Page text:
The Tipping Point

The Tipping Point

If your business stems from delivering a skill or creating a product then I’m guessing you were the one initially setting the standard for what your business sent out into the world. You’d be the one painstakingly creating the product or delivering that service. You might have been the teacher endeavouring to impart a skill in keen minds or the carpenter whose hands crafted a chunk of timber into something ergonomic and beautiful in someone’s home. Every job you did was yours from start to finish. You could take responsibility and credit for everything your business sent out into the world and were able to bask in the glow of that success.

I think it’s different when you go from working for someone else to working for yourself. Fundamentally, when you delivered that skill for a company you were invested in how you did it, when you did it, who you delivered it to and beyond your own personal involvement with each client you didn’t think much further. When you made that leap to running your own business there was a larger, more intoxicating sense of pride with every client, every completed job and watching the hours and enquiries swell served to enhance your feeling of ownership and the fierce protection you laid over your new enterprise.

However, it’s important to note that as the business grows and you have to keep up with demand for production of goods and services, you’re also now facing a surge in background administration to keep things flowing. There is a tipping point to recognise. How much paperwork can you do when combined with delivering the maximum of your business core to the public? Where does that tipping point occur and how long before the quality you were so proud of begins to suffer as you strive to keep up with the growing demand.

You’ve heard the phrase “spend money to make money” and it’s all too true. When a business is conceived we blow money on branded stationary, new equipment, prototypes, relevant books and materials and this is not only to legitimise ourselves to the outside world but to cement it in our hearts – to make it real until that first client materialises. The thing is, people wrongly assume that once they have spent that initial wodge that they will then begin the process of making money and that this will consistently outweigh the outgoings topping up necessities like printer paper, software subscriptions and overheads.

That’s like assuming that once you’ve bought all the baby stuff that you’ll never spend money on your child again. I hope you’re laughing right now because sweet Jesus is that wrong!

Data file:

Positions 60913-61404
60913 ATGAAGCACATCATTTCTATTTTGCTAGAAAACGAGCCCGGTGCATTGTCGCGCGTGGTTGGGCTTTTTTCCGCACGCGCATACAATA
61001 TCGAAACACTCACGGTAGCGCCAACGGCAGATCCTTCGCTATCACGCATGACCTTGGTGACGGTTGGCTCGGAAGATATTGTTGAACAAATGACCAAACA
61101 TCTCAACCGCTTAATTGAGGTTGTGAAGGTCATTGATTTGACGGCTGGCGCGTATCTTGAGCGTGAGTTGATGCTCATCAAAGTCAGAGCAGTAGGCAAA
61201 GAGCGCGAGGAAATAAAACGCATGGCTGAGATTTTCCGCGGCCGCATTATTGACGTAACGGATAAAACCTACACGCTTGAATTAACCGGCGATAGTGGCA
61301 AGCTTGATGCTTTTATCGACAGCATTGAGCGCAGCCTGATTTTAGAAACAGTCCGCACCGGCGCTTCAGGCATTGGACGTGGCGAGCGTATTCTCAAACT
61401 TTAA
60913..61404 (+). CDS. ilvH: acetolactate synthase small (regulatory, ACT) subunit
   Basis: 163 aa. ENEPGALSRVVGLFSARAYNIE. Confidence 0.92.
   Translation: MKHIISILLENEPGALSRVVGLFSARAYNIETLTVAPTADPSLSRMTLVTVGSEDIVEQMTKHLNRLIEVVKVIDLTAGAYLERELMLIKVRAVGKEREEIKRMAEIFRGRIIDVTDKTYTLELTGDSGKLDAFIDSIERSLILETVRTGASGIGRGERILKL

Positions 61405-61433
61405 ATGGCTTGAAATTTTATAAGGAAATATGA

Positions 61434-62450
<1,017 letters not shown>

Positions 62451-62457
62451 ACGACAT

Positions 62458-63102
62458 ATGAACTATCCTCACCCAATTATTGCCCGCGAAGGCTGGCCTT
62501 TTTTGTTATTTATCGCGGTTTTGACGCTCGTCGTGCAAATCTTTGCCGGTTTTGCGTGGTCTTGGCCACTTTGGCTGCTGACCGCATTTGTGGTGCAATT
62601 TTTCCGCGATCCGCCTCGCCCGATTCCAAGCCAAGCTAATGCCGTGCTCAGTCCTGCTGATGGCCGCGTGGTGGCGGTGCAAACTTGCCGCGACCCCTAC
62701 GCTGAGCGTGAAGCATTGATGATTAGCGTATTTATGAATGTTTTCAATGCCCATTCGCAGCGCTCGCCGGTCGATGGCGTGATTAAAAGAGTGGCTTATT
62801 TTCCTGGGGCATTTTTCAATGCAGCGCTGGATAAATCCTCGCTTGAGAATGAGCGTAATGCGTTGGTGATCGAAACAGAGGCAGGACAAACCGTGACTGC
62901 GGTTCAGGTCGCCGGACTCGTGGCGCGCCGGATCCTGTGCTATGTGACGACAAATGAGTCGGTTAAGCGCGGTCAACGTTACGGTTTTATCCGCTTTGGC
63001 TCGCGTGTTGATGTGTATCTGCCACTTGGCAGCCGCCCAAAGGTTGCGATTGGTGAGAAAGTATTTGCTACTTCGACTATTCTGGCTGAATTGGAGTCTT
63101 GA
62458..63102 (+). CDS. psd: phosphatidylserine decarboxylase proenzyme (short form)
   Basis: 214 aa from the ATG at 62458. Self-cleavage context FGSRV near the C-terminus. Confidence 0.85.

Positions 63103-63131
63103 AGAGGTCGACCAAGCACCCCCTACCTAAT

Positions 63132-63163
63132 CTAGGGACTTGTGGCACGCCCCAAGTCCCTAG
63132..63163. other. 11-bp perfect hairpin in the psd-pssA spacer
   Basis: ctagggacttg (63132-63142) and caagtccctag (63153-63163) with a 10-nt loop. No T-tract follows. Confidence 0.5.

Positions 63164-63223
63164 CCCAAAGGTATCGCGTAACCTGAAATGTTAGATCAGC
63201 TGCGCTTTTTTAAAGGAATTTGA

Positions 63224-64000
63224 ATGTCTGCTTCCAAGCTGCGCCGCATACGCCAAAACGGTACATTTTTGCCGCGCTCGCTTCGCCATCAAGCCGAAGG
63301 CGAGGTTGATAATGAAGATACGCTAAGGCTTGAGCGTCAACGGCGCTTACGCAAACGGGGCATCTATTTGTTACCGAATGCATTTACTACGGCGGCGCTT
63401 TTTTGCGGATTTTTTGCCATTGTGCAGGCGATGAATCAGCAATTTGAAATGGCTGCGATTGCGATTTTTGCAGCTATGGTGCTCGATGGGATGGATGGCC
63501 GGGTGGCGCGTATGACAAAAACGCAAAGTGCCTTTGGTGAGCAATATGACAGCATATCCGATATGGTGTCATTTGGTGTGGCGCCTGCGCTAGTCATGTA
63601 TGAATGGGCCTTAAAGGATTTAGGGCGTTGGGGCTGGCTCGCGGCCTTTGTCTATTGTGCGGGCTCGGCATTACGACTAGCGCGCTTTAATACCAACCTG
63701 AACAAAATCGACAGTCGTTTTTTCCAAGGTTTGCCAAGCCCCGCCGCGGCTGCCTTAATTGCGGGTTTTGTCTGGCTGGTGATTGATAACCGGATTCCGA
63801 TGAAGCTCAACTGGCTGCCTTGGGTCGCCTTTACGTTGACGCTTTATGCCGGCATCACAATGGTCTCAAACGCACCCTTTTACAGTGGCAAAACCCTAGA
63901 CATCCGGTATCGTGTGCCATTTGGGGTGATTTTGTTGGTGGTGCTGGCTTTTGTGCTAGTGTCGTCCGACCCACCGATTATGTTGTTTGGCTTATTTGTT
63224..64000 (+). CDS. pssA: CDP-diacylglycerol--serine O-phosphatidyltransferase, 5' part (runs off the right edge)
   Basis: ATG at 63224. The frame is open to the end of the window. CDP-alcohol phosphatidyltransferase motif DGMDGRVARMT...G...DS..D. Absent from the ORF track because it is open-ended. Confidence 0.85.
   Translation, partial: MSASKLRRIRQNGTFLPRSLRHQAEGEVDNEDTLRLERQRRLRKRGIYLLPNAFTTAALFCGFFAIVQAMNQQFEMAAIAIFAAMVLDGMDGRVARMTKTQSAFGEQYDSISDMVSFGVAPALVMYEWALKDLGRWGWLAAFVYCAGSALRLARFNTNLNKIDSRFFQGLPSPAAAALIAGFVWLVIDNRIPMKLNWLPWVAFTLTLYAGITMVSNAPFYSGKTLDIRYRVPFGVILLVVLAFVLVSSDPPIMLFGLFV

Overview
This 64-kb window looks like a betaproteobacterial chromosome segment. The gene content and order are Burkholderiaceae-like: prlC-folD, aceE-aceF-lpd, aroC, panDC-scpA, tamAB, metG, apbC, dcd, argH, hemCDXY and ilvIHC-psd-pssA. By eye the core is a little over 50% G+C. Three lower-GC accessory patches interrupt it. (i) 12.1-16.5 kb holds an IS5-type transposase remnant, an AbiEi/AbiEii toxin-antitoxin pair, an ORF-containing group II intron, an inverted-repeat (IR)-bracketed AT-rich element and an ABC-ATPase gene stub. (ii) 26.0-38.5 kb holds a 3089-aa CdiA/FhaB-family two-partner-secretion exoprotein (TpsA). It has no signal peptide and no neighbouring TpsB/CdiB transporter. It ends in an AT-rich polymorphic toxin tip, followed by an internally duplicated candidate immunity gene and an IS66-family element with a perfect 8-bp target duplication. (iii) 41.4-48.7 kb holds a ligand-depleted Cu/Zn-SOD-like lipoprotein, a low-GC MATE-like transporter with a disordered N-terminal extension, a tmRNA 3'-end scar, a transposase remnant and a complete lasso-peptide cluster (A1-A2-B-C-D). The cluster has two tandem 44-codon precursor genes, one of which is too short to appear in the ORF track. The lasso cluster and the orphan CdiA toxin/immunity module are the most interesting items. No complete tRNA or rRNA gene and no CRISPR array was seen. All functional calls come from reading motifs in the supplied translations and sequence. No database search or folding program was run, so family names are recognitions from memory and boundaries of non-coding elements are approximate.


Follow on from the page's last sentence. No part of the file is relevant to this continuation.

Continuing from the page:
It’s important therefore to see early on that there will be a second wave of spending required (and a third, fourth, fifth etc etc etc and so on unto infinity, amen). To source the support for the next phase of growth in your business you need to look at the tipping point and what it will need.

Will you choose to offset the growing demand by hiring someone to do the in house administration for you? Will you take the reins for the management of the machinery of your business and hire more talented people like yourself to deliver the service or make the product? Or will you do a combination of both?

More quantity produced requires bigger premises to produce it.

More people attending classes requires a more sophisticated software system to organise it.

There are endless ways in which a business can grow and it’s your job to decide which direction it goes in, but you cannot do EVERYTHING FOREVER. At some point you either have to say “I am providing Z amount of service/goods and that requires X amount of practical productivity and Y amount of administration” and call it good. No further growth – glass ceiling reached and you’re quite happy.

The likelihood though is that if you love and believe in what you create you will want to keep sharing it, to reach more and more people and that will take decisions. An ability to delegate.

A Virtual Assistant can be the solution in all the above scenarios. Specifically, because we can fill the void in so many ways both long and short term.

Ultimately you might choose to hire and train an additional contractor – this will take time so a VA can put up a recruitment ad, make discovery calls to sort through candidates and then arrange those interviews for you.

If you choose to then hire them, they can either do the sign up for you or handle more administration while you work with your new hire.

Juggling your time to deliver product/service, sign up your new hire, sign on your new space and no time to deal with in house daily matters? Your VA can deal with emails, enquiries, customer service and keep on top of your marketing.

If you choose the right VA before you begin any of the above processes, just a couple of hours a week can give you time to expand your business in the ways only you can.

So sit down, write your Growth To Do list; how many hours of your time will it take to achieve? You have two options – decide if you can add those hours onto your current weekly demands (ouch) or if you have reached the tipping point where an extra pair of hands would be a valuable second wave.

Like I said; spend money to make money.


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